Vaspire: To Do Good Things

Vaspire316, one widows mission to continue her husbands legacy.

Written by Mrs. Jacole Hall

Dominic Hall was a Force Reconnaissance Marine, Army Special Forces Soldier, Appleton Police Officer, Father of two small children, and my faithful husband. He had a few combat deployments in his time of service to include responding to the 2011 Nuclear Power Plant disaster in Fukushima, Japan. An earthquake knocked out power to the plant and a tsunami wiped out backup emergency generators. Three of these generators exploded, releasing an enormous amount of radioactivity in the environment. It is said to be the second worst nuclear accident in history. In May of 2021, my 31 year old husband was diagnosed with pancreatic cancer. After a few weeks of shock and the determination to fight we would be connected with Chelsey Simoni of the HunterSeven Foundation.

We were told his tumor was on the head of his pancreas and only at stage 1B. We felt so blessed to have caught it early! It was wrapped around some blood vessels so the plan was to shrink it with chemotherapy then later a different mix of chemotherapy and radiation treatment. Dominic was told to have a genetic test done to see if there was a more reasonable answer as to why this 31 year old, young, fit, healthy Veteran had cancer. His test came back positive for Lynch Syndrome, which is an inherited genetic mutation causing individuals to be prone to cancer at an early age; early being 50 and cancer being colon cancer. It didn’t make any sense to me. We were told the chemotherapy was not working, after all that vomit, diarrhea, weight loss, and suffering. It didn’t work. After the discovery of Lynch the team of doctors switched his treatment to immunotherapy, letting his body fight the cancer cells naturally.

His family was then told to be tested so we could get to the bottom of where it stemmed from. The bizarre part; neither one of his parents tested positive. No one else in his family has it, only now our children have a 50/50 chance of inheriting the gene.

Immunotherapy seemed too good to be true; and you know how that saying goes. Another heavy load of news we would be told right before starting chemo/radiation was there were some new spots on his liver.

November 1, 2021 Dominic was taken off the all too good to be true immunotherapy, which we were told once again did not work, but perhaps the first round of chemo may have worked but by this point in the game it was too late to go back and it was time for Dominic to face the demons of a new kind of chemo plus radiation therapy moving forward. For five and a half weeks we would travel 2 hours from home to his appointments Monday-Friday.

Chemo/radiation was a slow burning beast, by the fourth week Dominic was down 14 pounds from the treatment exploding from his body. He was admitted to the hospital for a week where he would be put on a nutrition plan called TPN, in short, a tube feeding tube placed in his vein to build his body back up so he could stay in the fight.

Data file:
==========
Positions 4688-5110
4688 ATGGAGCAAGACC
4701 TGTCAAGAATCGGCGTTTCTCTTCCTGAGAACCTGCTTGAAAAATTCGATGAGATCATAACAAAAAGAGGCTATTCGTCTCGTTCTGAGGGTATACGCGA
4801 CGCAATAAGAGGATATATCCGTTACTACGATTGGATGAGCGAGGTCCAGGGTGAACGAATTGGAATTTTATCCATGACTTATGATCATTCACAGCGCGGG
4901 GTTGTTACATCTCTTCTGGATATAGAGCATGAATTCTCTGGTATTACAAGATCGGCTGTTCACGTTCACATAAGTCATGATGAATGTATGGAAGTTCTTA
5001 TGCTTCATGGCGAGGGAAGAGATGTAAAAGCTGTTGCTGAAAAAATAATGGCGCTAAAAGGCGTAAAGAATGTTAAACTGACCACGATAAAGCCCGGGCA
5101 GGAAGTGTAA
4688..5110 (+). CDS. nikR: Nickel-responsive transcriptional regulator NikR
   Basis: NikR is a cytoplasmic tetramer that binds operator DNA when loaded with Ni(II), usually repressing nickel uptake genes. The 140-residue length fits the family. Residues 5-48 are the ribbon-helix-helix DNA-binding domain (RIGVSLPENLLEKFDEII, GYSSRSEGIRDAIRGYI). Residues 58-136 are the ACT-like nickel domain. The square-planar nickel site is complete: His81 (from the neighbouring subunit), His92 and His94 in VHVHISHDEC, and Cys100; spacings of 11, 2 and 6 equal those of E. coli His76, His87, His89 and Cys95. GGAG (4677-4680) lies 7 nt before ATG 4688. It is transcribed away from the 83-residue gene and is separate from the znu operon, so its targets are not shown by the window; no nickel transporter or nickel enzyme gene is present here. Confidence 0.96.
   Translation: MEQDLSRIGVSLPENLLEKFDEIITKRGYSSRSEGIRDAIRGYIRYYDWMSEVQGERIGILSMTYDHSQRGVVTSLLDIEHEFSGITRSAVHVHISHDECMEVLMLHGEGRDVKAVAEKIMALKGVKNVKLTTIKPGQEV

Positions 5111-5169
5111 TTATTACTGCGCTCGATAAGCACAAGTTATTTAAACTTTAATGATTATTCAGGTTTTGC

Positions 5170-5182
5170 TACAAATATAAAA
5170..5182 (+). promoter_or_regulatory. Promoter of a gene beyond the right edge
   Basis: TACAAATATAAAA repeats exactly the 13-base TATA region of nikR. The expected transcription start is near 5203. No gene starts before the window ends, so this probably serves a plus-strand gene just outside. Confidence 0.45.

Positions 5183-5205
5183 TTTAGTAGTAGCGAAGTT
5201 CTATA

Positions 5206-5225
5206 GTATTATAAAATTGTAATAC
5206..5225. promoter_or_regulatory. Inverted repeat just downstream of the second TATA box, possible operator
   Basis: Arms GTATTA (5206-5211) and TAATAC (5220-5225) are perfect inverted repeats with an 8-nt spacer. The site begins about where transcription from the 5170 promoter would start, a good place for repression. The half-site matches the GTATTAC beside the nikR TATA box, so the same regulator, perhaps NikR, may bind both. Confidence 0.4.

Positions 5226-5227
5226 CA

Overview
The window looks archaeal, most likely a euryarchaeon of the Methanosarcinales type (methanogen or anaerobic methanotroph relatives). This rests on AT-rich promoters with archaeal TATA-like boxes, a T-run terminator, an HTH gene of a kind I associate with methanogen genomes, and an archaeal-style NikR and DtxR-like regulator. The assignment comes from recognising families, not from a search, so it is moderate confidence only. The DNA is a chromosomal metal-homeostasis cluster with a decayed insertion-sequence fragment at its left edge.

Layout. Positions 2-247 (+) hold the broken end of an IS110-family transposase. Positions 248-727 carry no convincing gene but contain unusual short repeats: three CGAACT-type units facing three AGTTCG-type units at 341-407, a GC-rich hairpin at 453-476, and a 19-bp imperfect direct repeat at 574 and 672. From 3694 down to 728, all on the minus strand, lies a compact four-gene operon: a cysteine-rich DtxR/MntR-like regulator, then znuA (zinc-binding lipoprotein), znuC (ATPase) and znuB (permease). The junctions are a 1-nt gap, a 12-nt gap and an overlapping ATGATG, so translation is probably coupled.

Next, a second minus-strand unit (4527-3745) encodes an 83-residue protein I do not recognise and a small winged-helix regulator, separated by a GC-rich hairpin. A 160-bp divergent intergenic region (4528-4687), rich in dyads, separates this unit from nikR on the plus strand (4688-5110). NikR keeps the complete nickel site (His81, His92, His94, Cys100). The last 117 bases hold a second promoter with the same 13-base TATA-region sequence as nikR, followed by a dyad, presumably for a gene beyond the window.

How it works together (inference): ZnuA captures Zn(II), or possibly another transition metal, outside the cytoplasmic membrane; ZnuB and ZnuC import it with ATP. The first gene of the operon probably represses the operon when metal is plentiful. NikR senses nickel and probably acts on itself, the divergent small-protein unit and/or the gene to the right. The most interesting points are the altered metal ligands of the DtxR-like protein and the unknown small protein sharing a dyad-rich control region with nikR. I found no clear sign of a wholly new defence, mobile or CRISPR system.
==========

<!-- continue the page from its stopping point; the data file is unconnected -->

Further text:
December 1, 2021, due to pandemic rules I could not stay with my husband overnight at the hospital, I would drive back and forth daily. He called me that night and told me he was having one of the worst days of his life. For my incredibly strong military husband, those words had some serious weight to them.

During our treatments we experienced days where Dominic would go in for an appointment and could not receive treatment due to low blood counts, low white cell count, weight loss, and once in a while he wasn’t on the schedule when he should have been; someone forgot to put him on the schedule. At times it felt like we were at the mercy of the roll of a dice whether we were getting treatment that day or not…. Being “forgotten about” was always a hard pill to swallow. And speaking of pills, by this time we had worked out a routine from every 3 hours to being able to skip the 3 am pills. It allowed me to have a bed time of 11pm and wake up at 6am for the next dose of pills. By this time he was taking roughly 32 pills a day. December 27, 2021 our seven-year wedding anniversary. We had an appointment at 6am on December 28th for further discussion on these mysterious spots on his liver. We were told it could be an infection or it could be cancer. So we decided to make the most of our anniversary and stay the night in Milwaukee, WI at a hotel across from the hospital, pizza delivery and the kid’s world bake off on tv. It was a perfect night. The next morning at our appointment we learned yet another tragic reality, if the spots were indeed cancer, Dominic would no longer be eligible for surgery. He would die.

With that news they sent us home. We were engulfed with back and forth news of the tumor growing, the tumor shrinking, the tumor grew again, some spots on his liver got bigger, some spots shrunk. The back and forth tug of war on our hearts at times was paralyzing. But we remained faithful in God’s plan. “Jesus, I trust in you” we would often say. Dominic brought others together for a nightly 7pm rosary and continued to believe “Something Beautiful is going to come from all of this suffering, I just know it.” He would often say.

January 12, 2022, surgery day. We had learned the tumor shrunk enough for surgery, Praise Jesus! The spots on his liver were looking more and more like an infection. We were told some of the most renowned panel of doctors were leaning towards an infection. We drove the 2 hours that morning to the hospital, not knowing if Dominic’s fate was to live or die. He would be put under briefly so the doctor could take a speed biopsy of the liver to determine if it was cancer or an infection. Once again, due to pandemic rules, I was not able to be with him. He would wake up alone.

What seemed like hours upon hours in the waiting room, I read Job from the Bible. Over and over again. Waiting for the phone on the wall to ring with the doctor on the other end whispering my husband’s fate. The concierges behind the desk all wore red jackets, laughing with one another, talking about cookies; laughing about emails. There were small meeting rooms behind me. I wondered how many wives, mothers, fathers have cried in those rooms, reminding myself to be like Job. A couple sat a few chairs in front of me, waiting for results about their son. My mother and father-in-law waited in the Chapel across the hallway, they too were not allowed in due to pandemic rules. Waiting to find out the fate of their son.